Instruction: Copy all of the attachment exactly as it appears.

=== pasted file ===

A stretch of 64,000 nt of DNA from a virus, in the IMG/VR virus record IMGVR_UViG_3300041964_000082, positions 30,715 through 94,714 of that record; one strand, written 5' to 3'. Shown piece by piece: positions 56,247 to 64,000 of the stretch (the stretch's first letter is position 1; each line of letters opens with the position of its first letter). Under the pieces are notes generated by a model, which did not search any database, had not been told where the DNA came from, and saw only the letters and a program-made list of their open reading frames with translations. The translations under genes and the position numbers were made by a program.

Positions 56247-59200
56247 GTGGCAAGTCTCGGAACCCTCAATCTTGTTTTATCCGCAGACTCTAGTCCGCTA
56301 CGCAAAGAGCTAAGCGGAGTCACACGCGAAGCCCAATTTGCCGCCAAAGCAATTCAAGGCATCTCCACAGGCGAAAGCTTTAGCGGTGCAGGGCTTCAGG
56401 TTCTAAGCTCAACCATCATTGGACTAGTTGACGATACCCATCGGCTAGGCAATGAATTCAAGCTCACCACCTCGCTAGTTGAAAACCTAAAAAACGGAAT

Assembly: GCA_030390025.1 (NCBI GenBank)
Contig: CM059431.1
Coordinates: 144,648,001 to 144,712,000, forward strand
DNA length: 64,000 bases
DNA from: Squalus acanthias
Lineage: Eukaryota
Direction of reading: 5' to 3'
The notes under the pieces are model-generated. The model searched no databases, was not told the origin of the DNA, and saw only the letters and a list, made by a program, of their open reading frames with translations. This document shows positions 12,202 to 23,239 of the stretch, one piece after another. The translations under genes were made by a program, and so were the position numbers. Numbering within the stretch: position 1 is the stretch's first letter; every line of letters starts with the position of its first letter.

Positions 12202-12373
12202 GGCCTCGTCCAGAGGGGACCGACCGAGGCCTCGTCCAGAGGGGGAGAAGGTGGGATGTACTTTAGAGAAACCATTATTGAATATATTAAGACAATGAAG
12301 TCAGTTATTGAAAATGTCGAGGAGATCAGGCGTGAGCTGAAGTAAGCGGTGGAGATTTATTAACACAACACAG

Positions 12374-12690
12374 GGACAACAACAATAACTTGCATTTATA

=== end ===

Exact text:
A stretch of 64,000 nt of DNA from a virus, in the IMG/VR virus record IMGVR_UViG_3300041964_000082, positions 30,715 through 94,714 of that record; one strand, written 5' to 3'. Shown piece by piece: positions 56,247 to 64,000 of the stretch (the stretch's first letter is position 1; each line of letters opens with the position of its first letter). Under the pieces are notes generated by a model, which did not search any database, had not been told where the DNA came from, and saw only the letters and a program-made list of their open reading frames with translations. The translations under genes and the position numbers were made by a program.

Positions 56247-59200
56247 GTGGCAAGTCTCGGAACCCTCAATCTTGTTTTATCCGCAGACTCTAGTCCGCTA
56301 CGCAAAGAGCTAAGCGGAGTCACACGCGAAGCCCAATTTGCCGCCAAAGCAATTCAAGGCATCTCCACAGGCGAAAGCTTTAGCGGTGCAGGGCTTCAGG
56401 TTCTAAGCTCAACCATCATTGGACTAGTTGACGATACCCATCGGCTAGGCAATGAATTCAAGCTCACCACCTCGCTAGTTGAAAACCTAAAAAACGGAAT

Assembly: GCA_030390025.1 (NCBI GenBank)
Contig: CM059431.1
Coordinates: 144,648,001 to 144,712,000, forward strand
DNA length: 64,000 bases
DNA from: Squalus acanthias
Lineage: Eukaryota
Direction of reading: 5' to 3'
The notes under the pieces are model-generated. The model searched no databases, was not told the origin of the DNA, and saw only the letters and a list, made by a program, of their open reading frames with translations. This document shows positions 12,202 to 23,239 of the stretch, one piece after another. The translations under genes were made by a program, and so were the position numbers. Numbering within the stretch: position 1 is the stretch's first letter; every line of letters starts with the position of its first letter.

Positions 12202-12373
12202 GGCCTCGTCCAGAGGGGACCGACCGAGGCCTCGTCCAGAGGGGGAGAAGGTGGGATGTACTTTAGAGAAACCATTATTGAATATATTAAGACAATGAAG
12301 TCAGTTATTGAAAATGTCGAGGAGATCAGGCGTGAGCTGAAGTAAGCGGTGGAGATTTATTAACACAACACAG

Positions 12374-12690
12374 GGACAACAACAATAACTTGCATTTATA